02/12/2013 08:19 GMT | Updated 01/02/2014 05:59 GMT

Testing PlayStation 3 Wonderbook in Real Family Life


New technology for the family is all very well, but what works in the test lab doesn't always translate into successful family fun in the living room. In these blog posts I'll be putting game tech to the test.

Wonderbook is a new way to play video-games and experience stories that uses the PlayStation 3 camera in conjunction with a plush pop-up book. The twist here is that the book is blank until placed in front of the PlayStation 3, whereupon the pages are populated on the screen with all sorts of interactive stories and challenges.

To put this to the test I persuaded a real family of five (boys aged 6, 8 and 10) to give the peripheral a try with two new games for it, Book of Potions and Walking With Dinosaurs. We spent an hour or so playing each of the games before talking to them to see what they made of it.

A first for this kind of review, I've then published both the edited conversation about the game as well as the unedited footage of us playing it. Together you get a really good picture of how well the Wonderbook games work in a family.

Walking With Dinosaurs


As you can see the family got on very well with the game. It was easy to get started, and took minimal setting up. We did find that it worked better with the lights on, and better during daylight hours.

The physical book aspect of the game worked well to draw in a wider range of players in the family. It also offered a way for the boys to share the game and take turns on it -- the pages acting as a nice "swap-point". The dinosaur theme was also a hit, and certainly connected strongly with the three boys.

In particular they enjoyed the excavation and bone hunting aspect of the game, as well as the moment in chapter two where you have to pull Cockroaches out of the dinosaur excrement. Mum appreciated the quiz and educational elements.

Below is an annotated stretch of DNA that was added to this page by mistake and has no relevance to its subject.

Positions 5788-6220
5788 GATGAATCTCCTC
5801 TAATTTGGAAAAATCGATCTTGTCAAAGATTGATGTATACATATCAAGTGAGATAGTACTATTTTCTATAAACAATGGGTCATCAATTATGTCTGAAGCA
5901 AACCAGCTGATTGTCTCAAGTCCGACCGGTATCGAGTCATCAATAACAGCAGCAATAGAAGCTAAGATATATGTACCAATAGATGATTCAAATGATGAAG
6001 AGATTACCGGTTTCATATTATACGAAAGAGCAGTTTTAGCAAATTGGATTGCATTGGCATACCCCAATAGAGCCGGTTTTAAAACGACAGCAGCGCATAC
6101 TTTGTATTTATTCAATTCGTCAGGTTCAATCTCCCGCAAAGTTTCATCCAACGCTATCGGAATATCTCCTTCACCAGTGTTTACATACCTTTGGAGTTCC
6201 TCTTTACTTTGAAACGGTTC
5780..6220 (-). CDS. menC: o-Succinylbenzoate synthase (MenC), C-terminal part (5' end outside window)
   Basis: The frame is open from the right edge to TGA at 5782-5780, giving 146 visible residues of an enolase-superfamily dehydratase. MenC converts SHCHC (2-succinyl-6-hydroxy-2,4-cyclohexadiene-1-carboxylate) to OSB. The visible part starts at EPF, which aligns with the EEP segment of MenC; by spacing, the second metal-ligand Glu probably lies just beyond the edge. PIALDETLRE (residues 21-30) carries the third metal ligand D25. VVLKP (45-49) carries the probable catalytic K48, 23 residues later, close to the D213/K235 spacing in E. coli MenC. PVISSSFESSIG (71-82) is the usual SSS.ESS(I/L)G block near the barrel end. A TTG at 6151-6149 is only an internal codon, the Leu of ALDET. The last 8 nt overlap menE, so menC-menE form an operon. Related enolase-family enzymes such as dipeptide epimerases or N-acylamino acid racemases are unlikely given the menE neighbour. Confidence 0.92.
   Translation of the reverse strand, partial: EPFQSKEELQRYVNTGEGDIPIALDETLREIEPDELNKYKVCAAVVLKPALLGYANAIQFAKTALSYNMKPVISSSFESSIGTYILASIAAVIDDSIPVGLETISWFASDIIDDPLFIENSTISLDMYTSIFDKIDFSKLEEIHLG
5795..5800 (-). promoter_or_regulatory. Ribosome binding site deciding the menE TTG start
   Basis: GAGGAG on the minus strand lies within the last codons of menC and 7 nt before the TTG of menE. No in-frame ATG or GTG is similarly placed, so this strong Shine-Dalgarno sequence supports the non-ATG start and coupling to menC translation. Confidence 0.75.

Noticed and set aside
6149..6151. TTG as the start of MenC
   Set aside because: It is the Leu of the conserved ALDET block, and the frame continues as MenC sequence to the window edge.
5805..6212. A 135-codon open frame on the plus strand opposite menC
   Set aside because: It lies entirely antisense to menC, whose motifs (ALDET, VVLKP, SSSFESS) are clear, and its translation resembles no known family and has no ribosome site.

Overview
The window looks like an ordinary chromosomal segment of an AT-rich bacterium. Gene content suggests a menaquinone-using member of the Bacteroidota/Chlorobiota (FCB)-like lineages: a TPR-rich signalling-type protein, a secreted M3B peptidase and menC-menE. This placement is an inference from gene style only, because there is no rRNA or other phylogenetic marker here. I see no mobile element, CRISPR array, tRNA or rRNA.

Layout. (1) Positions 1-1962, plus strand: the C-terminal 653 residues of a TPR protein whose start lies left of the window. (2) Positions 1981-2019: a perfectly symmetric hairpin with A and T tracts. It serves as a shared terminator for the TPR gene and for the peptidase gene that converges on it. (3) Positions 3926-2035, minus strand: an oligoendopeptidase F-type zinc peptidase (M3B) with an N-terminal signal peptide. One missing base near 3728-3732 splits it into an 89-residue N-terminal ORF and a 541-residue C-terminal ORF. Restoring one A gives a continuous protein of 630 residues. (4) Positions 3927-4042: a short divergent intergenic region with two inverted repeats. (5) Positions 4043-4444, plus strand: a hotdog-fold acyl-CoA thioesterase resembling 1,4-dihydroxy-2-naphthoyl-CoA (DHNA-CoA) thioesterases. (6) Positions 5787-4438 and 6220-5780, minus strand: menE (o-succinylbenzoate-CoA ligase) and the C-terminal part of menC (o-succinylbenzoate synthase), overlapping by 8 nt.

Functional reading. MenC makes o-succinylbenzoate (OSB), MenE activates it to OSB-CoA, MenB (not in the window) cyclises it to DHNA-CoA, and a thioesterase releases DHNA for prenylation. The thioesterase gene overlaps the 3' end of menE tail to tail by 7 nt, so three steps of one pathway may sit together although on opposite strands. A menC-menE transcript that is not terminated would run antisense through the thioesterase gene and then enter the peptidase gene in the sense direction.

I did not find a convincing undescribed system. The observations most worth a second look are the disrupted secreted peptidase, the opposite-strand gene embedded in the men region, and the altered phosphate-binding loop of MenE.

Watch the family playing the game unedited here and here.

Book of Potions

Although the family hadn't tracked closely with Harry Potter, the Book of Potions game for Wonderbook was still popular. The idea of creating different magical potions from the ingredients creates a supernatural cook-book feel to proceedings.

Again, turning pages, rotating and tilting the big book peripheral made the experience seem very real. There was obviously a big novelty to seeing themselves on the screen in amongst the different locations and creatures. To then be able to interact with the world using the PlayStation 3 motion sensitive Move controller was the icing on the cake.

Again we found that spending a bit of time setting up the room and making sure there was enough light for the camera resulted in a better experience. Also, pointing the camera down towards the floor and playing in the centre of the room made sure everyone could get involved.

Watch the family play the game unedited, here.

As I concluded our play session it seemed that they had generally been a success. This was as much from the different ways to engage with the stories and interact with the game as it had been any one moment. Perhaps the most positive sign was that they were keen to play some more.